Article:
sugar-street-by-naguib-mahfouz
naguib-mahfouz

Sugar Street

by Naguib Mahfouz

KES 1,490

“Sugar Street “is the final novel in Nobel Prize-winner Naguib Mahfouz’s magnificent Cairo Trilogy, an epic family saga of colonial Egypt that is considered his masterwork. The novels of the Cairo Trilogy trace three generations of the family of tyrannical patriarch al-Sayyid Ahmad Abd al-Jawad, who rules his household with a strict hand while living a secret life of self-indulgence. “Sugar Street” brings Mahfouz’s vivid tapestry of an evolving Egypt to a dramatic climax as the aging patriarch sees one grandson become a Communist, one a Muslim fundamentalist, and one the lover of a powerful politician. Filled with compelling drama, earthy humor, and remarkable insight, Mahfouz’s Cairo Trilogy is the achievement of a master storyteller. Translated by William Maynard Hutchins and Angele Botros Samaan.

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Product Description

Author: Naguib Mahfouz
ISBN: 9780385264709
Country: Egypt
Publisher: Transworld Publishers Ltd; Black Swan
Size (mm): 154.94 x 228.6 x 22.86
Pages: 308
Format: Paperback
Colour: Black & White
Weight 385.55 grams
Language: English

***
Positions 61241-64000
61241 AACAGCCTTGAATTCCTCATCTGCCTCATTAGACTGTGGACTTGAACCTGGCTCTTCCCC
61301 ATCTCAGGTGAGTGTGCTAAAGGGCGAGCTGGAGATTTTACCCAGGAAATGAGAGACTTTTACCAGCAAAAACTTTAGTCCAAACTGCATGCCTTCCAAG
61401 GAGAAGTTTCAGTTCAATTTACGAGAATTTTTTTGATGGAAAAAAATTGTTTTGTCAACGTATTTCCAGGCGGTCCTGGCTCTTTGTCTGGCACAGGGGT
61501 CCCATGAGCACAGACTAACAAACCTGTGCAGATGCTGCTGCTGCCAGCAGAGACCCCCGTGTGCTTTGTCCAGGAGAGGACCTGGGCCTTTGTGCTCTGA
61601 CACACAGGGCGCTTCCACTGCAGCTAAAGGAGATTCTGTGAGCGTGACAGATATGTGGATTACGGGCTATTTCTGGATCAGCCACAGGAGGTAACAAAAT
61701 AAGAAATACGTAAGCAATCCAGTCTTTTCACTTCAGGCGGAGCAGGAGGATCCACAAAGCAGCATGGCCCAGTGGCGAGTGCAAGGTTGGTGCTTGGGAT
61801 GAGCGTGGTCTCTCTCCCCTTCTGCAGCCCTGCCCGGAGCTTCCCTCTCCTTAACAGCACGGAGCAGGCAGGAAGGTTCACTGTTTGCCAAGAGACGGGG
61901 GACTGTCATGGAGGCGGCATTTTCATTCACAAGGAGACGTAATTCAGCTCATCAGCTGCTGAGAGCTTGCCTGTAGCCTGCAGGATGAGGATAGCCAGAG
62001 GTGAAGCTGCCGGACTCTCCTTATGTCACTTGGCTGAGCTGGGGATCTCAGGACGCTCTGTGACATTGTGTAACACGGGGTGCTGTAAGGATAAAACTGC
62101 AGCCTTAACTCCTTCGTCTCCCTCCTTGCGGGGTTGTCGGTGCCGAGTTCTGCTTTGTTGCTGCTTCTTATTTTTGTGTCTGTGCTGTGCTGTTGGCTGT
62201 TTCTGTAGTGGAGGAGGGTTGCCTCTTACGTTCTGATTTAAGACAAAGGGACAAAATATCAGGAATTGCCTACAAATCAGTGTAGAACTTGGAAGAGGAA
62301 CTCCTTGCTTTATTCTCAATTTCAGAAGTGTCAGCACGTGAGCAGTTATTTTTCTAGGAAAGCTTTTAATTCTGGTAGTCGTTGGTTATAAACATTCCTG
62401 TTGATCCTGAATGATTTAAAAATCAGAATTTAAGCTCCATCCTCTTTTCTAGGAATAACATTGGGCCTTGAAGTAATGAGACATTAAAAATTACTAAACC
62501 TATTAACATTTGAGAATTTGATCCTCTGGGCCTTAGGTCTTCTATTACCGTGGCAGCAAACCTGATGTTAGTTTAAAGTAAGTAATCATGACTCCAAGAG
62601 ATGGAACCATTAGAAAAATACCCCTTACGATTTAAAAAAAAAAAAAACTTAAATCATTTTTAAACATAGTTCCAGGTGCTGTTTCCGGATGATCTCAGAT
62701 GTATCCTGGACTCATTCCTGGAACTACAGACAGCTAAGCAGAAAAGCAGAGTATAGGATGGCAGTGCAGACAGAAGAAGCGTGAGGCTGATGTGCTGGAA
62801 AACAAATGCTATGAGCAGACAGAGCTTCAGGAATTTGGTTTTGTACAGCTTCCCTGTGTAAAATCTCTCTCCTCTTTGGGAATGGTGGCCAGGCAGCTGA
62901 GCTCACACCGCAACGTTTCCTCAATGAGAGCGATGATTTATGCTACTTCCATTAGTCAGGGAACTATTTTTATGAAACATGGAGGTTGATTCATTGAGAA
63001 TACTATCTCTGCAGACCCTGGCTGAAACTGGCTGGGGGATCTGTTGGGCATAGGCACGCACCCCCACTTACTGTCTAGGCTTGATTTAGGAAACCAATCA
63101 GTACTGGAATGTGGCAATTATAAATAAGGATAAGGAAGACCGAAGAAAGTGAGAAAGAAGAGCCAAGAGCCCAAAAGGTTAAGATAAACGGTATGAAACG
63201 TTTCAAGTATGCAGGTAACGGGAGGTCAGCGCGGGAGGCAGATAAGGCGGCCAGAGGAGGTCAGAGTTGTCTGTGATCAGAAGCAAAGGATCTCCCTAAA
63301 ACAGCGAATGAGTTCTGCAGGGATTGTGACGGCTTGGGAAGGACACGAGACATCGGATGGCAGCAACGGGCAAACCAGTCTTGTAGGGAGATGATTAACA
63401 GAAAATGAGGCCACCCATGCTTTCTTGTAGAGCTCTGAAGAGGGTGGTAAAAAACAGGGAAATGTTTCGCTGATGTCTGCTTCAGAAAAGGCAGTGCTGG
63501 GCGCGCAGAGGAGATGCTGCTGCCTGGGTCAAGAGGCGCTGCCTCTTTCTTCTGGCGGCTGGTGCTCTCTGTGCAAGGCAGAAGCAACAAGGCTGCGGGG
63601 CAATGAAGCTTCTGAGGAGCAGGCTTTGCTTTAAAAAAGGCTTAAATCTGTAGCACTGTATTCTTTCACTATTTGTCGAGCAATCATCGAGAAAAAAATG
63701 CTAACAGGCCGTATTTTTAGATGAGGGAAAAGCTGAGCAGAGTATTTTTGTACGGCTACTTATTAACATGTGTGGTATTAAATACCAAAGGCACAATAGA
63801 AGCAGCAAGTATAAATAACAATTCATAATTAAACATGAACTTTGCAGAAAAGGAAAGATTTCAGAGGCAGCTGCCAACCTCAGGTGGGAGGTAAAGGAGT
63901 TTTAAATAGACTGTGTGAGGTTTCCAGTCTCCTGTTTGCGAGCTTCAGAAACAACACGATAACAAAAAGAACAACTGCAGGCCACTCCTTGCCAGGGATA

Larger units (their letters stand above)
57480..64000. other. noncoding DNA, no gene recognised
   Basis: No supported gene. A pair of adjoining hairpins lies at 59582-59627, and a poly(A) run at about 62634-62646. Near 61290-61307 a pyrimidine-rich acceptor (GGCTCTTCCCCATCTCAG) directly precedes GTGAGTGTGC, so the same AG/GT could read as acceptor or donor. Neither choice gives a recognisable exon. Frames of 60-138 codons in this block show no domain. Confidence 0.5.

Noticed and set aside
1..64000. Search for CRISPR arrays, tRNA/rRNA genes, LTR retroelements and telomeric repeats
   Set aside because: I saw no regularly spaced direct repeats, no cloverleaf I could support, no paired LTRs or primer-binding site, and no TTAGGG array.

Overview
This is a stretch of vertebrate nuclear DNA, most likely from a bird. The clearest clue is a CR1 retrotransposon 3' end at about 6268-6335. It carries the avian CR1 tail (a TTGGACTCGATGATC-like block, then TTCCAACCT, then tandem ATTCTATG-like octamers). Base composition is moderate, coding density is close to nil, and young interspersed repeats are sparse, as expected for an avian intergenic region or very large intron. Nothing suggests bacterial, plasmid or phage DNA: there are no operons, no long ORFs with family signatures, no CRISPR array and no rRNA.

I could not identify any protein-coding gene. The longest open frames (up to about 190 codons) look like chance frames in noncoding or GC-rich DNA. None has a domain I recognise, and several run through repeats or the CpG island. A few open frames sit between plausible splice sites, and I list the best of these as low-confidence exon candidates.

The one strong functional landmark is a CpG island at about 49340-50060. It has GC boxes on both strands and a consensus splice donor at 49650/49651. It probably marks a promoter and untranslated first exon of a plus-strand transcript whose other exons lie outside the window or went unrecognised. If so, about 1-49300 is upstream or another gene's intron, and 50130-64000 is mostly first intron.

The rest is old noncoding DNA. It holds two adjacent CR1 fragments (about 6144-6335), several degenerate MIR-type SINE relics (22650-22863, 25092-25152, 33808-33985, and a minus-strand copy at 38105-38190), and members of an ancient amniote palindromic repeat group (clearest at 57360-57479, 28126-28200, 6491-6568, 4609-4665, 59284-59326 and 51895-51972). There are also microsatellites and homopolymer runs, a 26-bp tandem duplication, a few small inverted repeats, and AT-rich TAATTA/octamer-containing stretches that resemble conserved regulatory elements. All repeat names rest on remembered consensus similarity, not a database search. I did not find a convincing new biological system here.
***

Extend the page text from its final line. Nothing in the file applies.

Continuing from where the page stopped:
Publication Date: 01 Apr 1993

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Naguib Mahfouz

Born in Cairo in 1911, Naguib Mahfouz began writing when he was seventeen. His first novel was published in 1939 and ten more were written before the Egyptian Revolution of July 1952, when he stopped writing for several years. One novel was republished in 1953, however, and the appearance of the Cairo Triology, Bayn al Qasrayn, Qasr al Shawq, Sukkariya (Between-the-Palaces, Palace of Longing, Sugarhouse) in 1957 made him famous throughout the Arab world as a depictor of traditional urban life. WithThe Children of Gebelawi (1959), he began writing again, in a new vein that frequently concealed political judgements under allegory and symbolism. Works of this second period include the novels, The Thief and the Dogs (1961), Autumn Quail (1962), Small Talk on the Nile (1966), and Miramar (1967), as well as several collections of short stories.

Until 1972, Mahfouz was employed as a civil servant, first in the Ministry of Mortmain Endowments, then as Director of Censorship in the Bureau of Art, as Director of the Foundation for the Support of the Cinema, and, finally, as consultant on Cultural Affairs to the Ministry of Culture. The years since his retirement from the Egyptian bureaucracy have seen an outburst of further creativity, much of it experimental. He is now the author of no fewer than thirty novels, more than a hundred short stories, and more than two hundred articles. Half of his novels have been made into films which have circulated throughout the Arabic-speaking world. In Egypt, each new publication is regarded as a major cultural event and his name is inevitably among the first mentioned in any literary discussion from Gibraltar to the Gulf.

From Les Prix Nobel. The Nobel Prizes 1988, Editor Tore Frängsmyr, [Nobel Foundation], Stockholm, 1989

This autobiography/biography was written at the time of the award and later published in the book series Les Prix Nobel/ Nobel Lectures/The Nobel Prizes. The information is sometimes updated with an addendum submitted by the Laureate.

Naguib Mahfouz died on August 30, 2006.